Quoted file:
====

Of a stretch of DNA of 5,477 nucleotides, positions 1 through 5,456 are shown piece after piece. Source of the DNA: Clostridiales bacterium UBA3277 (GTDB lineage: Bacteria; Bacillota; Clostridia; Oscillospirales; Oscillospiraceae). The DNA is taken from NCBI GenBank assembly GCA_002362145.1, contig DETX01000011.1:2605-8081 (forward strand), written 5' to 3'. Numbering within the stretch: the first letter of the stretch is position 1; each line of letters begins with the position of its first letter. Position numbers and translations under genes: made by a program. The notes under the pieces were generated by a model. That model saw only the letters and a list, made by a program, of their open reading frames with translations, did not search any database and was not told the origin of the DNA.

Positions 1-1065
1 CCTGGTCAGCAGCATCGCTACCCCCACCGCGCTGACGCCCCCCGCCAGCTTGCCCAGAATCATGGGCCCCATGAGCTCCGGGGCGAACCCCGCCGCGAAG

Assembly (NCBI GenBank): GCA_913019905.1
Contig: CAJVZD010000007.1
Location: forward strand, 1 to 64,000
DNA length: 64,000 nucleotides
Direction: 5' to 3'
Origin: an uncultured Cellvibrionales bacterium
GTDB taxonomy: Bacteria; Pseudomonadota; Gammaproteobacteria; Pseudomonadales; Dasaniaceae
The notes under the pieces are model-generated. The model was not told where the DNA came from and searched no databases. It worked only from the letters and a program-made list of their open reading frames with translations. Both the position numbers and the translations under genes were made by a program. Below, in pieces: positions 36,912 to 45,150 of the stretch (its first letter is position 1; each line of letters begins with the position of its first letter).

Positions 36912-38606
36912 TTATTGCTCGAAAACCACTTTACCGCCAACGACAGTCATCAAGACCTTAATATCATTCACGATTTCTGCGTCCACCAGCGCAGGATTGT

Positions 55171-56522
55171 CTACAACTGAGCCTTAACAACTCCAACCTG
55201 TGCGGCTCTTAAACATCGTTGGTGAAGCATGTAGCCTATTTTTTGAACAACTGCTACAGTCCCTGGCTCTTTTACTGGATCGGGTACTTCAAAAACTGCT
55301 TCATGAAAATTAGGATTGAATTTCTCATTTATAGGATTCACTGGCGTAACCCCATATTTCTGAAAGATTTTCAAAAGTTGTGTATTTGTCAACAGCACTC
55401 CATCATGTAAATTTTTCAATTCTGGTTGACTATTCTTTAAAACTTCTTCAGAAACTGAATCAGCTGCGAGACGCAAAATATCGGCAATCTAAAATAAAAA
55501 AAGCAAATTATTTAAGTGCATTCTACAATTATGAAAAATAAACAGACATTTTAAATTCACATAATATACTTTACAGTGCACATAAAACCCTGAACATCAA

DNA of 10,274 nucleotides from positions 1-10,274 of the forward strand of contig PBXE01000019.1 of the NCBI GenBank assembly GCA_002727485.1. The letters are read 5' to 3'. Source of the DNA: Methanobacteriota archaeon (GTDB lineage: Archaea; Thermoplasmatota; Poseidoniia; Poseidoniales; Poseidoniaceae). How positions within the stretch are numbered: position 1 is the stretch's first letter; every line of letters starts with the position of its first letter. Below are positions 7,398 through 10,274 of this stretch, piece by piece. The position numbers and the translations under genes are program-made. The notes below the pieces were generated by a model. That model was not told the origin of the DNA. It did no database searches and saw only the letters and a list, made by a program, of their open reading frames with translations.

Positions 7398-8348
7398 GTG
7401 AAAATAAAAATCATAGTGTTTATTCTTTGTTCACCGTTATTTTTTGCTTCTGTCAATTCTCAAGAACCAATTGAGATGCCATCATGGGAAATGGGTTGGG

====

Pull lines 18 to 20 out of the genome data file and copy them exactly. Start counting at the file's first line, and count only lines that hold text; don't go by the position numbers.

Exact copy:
55401 CATCATGTAAATTTTTCAATTCTGGTTGACTATTCTTTAAAACTTCTTCAGAAACTGAATCAGCTGCGAGACGCAAAATATCGGCAATCTAAAATAAAAA
55501 AAGCAAATTATTTAAGTGCATTCTACAATTATGAAAAATAAACAGACATTTTAAATTCACATAATATACTTTACAGTGCACATAAAACCCTGAACATCAA

DNA of 10,274 nucleotides from positions 1-10,274 of the forward strand of contig PBXE01000019.1 of the NCBI GenBank assembly GCA_002727485.1. The letters are read 5' to 3'. Source of the DNA: Methanobacteriota archaeon (GTDB lineage: Archaea; Thermoplasmatota; Poseidoniia; Poseidoniales; Poseidoniaceae). How positions within the stretch are numbered: position 1 is the stretch's first letter; every line of letters starts with the position of its first letter. Below are positions 7,398 through 10,274 of this stretch, piece by piece. The position numbers and the translations under genes are program-made. The notes below the pieces were generated by a model. That model was not told the origin of the DNA. It did no database searches and saw only the letters and a list, made by a program, of their open reading frames with translations.